Now, in my travels around fruit and veggie markets, I have to say that picking the best-looking item may be to your detriment. You may be ignoring some old-fashioned tasty produce. They are called “heirlooms” and I urge you to look into them. The best example I can give you is the fabulous tasting ox heart tomato. Sometimes this tomato is not a pretty sight. In fact, the ox heart can look nothing like a tomato should. Sometimes three tomatoes can grow together. One I saw looked as if it had small fingers popping out of it and some others I swear have had noses. They can have golden marks on them from rubbing up against each other or from hitting the dirt. But do not despair about these marks because what you are looking at can be harbouring a full-on tomato taste.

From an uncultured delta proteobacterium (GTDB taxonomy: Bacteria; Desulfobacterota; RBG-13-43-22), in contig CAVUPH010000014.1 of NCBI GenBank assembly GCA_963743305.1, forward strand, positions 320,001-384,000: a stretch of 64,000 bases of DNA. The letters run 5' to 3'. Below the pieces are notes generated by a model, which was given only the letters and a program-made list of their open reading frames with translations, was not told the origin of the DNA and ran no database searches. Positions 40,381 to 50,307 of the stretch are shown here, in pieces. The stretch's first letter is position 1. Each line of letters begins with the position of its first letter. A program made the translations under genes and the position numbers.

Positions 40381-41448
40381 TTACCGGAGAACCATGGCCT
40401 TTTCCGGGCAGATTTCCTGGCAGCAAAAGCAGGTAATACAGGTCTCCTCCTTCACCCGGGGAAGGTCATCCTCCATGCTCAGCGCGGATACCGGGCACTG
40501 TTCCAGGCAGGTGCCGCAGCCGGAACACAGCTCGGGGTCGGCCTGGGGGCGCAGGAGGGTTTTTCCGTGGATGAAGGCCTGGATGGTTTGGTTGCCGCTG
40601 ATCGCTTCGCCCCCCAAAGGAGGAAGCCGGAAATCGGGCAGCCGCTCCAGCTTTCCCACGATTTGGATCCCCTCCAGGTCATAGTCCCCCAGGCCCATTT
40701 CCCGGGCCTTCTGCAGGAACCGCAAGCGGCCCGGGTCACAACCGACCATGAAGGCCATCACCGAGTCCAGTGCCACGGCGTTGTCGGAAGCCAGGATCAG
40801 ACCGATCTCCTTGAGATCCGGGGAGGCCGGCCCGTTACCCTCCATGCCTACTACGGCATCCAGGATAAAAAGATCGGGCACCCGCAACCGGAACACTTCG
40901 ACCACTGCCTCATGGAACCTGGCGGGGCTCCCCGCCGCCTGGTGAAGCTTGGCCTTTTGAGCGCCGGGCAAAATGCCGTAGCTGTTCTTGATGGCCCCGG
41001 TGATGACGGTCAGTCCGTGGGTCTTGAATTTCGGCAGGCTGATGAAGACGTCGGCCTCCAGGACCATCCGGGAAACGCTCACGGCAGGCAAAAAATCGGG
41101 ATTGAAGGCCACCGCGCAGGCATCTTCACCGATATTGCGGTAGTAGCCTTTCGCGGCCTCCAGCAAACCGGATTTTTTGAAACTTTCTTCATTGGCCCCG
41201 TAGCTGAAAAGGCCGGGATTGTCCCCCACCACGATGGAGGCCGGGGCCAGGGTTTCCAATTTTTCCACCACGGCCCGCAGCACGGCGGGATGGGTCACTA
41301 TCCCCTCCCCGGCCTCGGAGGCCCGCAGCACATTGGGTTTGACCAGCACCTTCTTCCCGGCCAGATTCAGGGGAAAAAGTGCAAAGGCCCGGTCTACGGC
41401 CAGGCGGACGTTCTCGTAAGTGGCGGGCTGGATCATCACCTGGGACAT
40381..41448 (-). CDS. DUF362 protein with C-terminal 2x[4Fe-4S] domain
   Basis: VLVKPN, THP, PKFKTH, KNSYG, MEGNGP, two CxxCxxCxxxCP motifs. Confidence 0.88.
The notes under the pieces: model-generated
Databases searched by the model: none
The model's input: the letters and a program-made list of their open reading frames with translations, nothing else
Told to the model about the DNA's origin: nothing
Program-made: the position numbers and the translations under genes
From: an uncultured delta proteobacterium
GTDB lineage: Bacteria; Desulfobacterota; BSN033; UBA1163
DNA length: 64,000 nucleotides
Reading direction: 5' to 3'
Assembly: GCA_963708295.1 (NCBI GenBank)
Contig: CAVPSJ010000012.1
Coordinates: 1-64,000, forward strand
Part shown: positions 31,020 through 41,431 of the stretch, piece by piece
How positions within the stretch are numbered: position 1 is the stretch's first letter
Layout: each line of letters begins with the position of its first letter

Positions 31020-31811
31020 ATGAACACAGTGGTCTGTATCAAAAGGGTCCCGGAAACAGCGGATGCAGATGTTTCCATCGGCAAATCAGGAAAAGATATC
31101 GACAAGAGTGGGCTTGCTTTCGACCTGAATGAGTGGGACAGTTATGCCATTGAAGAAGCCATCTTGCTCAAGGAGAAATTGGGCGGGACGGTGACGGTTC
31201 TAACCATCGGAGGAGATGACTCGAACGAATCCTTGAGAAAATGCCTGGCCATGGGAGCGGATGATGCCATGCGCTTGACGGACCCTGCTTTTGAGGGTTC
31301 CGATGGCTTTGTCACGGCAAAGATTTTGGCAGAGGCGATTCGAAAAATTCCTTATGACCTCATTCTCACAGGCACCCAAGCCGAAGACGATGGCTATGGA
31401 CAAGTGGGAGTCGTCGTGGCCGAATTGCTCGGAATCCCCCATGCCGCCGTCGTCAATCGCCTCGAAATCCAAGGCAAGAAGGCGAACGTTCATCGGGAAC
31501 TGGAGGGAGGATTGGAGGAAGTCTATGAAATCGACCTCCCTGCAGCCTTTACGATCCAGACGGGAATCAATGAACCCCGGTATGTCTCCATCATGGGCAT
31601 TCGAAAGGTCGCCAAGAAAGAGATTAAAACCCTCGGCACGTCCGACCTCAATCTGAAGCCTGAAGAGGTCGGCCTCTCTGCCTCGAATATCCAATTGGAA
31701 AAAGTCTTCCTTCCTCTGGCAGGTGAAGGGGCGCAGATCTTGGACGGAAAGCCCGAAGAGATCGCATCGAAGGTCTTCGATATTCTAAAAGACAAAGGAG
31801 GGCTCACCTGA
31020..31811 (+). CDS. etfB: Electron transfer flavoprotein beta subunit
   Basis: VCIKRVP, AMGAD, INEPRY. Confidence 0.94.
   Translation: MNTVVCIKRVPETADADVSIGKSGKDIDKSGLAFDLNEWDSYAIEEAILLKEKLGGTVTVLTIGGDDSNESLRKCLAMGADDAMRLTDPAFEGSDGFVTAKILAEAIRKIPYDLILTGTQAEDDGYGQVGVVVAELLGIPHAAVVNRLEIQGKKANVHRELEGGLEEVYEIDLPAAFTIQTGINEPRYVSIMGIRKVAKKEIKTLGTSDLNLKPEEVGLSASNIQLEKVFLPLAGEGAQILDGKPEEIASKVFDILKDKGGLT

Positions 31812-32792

So, on your other fruit and veg, if you see dimples, odd shapes like noses on eggplants, golden lines and black spots please ask the person selling what they are. They shouldn’t be thrown out simply because they don’t meet the strict criteria that the large supermarket chains expect. A hole in a vegetable like kale or silver-beet is good as it indicates the vegetable hasn’t been sprayed with pesticides.
Please also be aware that many of the fruit and veg in the supermarkets are treated with things like wax to make them shine brightly. They are also sprayed with preservatives to give them a longer life in storage, and frozen, and they are frequently sprayed with pesticides so that they won’t be eaten as they grow. In fact, you may think I’m weird, but I celebrate the bugs that I now find on my purchases as proof that what I’m being sold is what the seller says it is.
I like buying in season. Then I have food that I can look forward to, and this way I never become bored with that I eat. Autumn is upon us so we should be looking out now for the beginning of fruits like pears, persimmons, strawberries, berries, kiwi fruit and apples. In the vegetable arena keep your eye out for beans, broccoli, chillies, Chinese cabbage, capsicum, okra and white turnip.